There is a very old, very simple practice that can do much to restore balance in our ever-on times. It is, simply, being quiet and not doing anything for a short period. Franz Kafka described it perfectly over 100 years ago in his poem, Learn To Be Quiet.

You need not do anything.
Remain sitting at your table and listen.
You need not even listen, just wait.
You need not even wait,
just learn to be quiet, still and solitary.
And the world will freely offer itself to you unmasked.
It has no choice, it will roll in ecstasy at your feet.

You can start almost anywhere. Right here, perhaps. Even just a short while will have a refreshing effect.

I’m not good at meditating but find sitting in silence a pleasurable, clarifying practice.  I’m always on the lookout for places especially conducive to sitting in quiet, like photographer Walt Cotten did with a chair and a bottle at Muli point. He’d drive into the Mojave desert and set up a folding chair with a bottle or a book.  With that image in mind, I dragged a chair out to the edge of a ravine near the house where I was staying California. Every day, I took a few minutes to sit in…quiet.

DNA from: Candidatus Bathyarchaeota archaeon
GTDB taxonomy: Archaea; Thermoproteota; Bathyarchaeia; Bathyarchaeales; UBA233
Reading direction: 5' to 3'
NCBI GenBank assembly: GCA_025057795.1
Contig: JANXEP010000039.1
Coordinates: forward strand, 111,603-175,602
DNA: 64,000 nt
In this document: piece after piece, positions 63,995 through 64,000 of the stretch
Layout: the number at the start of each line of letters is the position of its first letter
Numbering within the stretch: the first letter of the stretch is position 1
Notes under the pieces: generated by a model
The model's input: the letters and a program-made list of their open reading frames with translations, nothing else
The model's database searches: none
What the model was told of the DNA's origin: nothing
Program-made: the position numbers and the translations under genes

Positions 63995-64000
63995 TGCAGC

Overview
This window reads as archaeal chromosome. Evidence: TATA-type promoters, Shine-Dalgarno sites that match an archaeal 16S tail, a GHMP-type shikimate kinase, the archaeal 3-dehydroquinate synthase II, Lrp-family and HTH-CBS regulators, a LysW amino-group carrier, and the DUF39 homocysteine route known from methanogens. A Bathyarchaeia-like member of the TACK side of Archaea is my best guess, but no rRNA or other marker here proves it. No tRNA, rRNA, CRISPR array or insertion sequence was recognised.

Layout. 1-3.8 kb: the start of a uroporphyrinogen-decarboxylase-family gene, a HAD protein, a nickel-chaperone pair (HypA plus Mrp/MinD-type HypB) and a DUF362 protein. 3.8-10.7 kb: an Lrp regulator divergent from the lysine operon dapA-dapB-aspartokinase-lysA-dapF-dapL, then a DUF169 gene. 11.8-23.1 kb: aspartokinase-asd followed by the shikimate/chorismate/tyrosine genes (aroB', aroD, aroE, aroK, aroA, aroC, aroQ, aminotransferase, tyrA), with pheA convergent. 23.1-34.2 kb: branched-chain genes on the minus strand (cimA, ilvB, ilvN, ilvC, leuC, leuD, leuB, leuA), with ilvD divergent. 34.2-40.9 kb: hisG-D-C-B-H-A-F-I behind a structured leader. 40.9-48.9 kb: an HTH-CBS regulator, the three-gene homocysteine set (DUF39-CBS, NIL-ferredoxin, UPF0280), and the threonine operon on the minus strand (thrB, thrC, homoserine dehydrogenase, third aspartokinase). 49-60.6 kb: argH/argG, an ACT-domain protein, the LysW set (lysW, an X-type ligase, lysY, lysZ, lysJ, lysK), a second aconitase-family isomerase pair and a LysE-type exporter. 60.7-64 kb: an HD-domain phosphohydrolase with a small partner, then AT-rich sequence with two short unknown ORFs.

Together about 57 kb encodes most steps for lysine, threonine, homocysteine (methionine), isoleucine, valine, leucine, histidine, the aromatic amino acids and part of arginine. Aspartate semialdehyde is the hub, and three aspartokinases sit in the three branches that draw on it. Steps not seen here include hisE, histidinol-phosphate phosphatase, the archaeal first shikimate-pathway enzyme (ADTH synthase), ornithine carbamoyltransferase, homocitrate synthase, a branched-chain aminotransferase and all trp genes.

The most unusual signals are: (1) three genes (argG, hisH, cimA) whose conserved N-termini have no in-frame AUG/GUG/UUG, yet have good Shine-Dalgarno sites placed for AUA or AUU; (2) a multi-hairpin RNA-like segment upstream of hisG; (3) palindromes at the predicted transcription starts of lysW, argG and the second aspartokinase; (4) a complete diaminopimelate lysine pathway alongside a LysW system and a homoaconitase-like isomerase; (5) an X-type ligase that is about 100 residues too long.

Sally Schneider

Being quiet is not necessarily easy. It makes some people a bit uncomfortable. But if you wait through the discomfort, something happens. The world will freely offer itself to you unmasked.

Mary Oliver put it another way:

And, where are you, with your ears bagged down as if with packets of sand?  Listen. We all have much more listening to do. Tear the sand away. And listen. The river is singing.
—Mary Oliver   


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2 replies on “A Quieting Alternative to Meditation (Walt Cotten, Franz Kafka, Mary Oliver)

  1. Thank you for this, Sally!!

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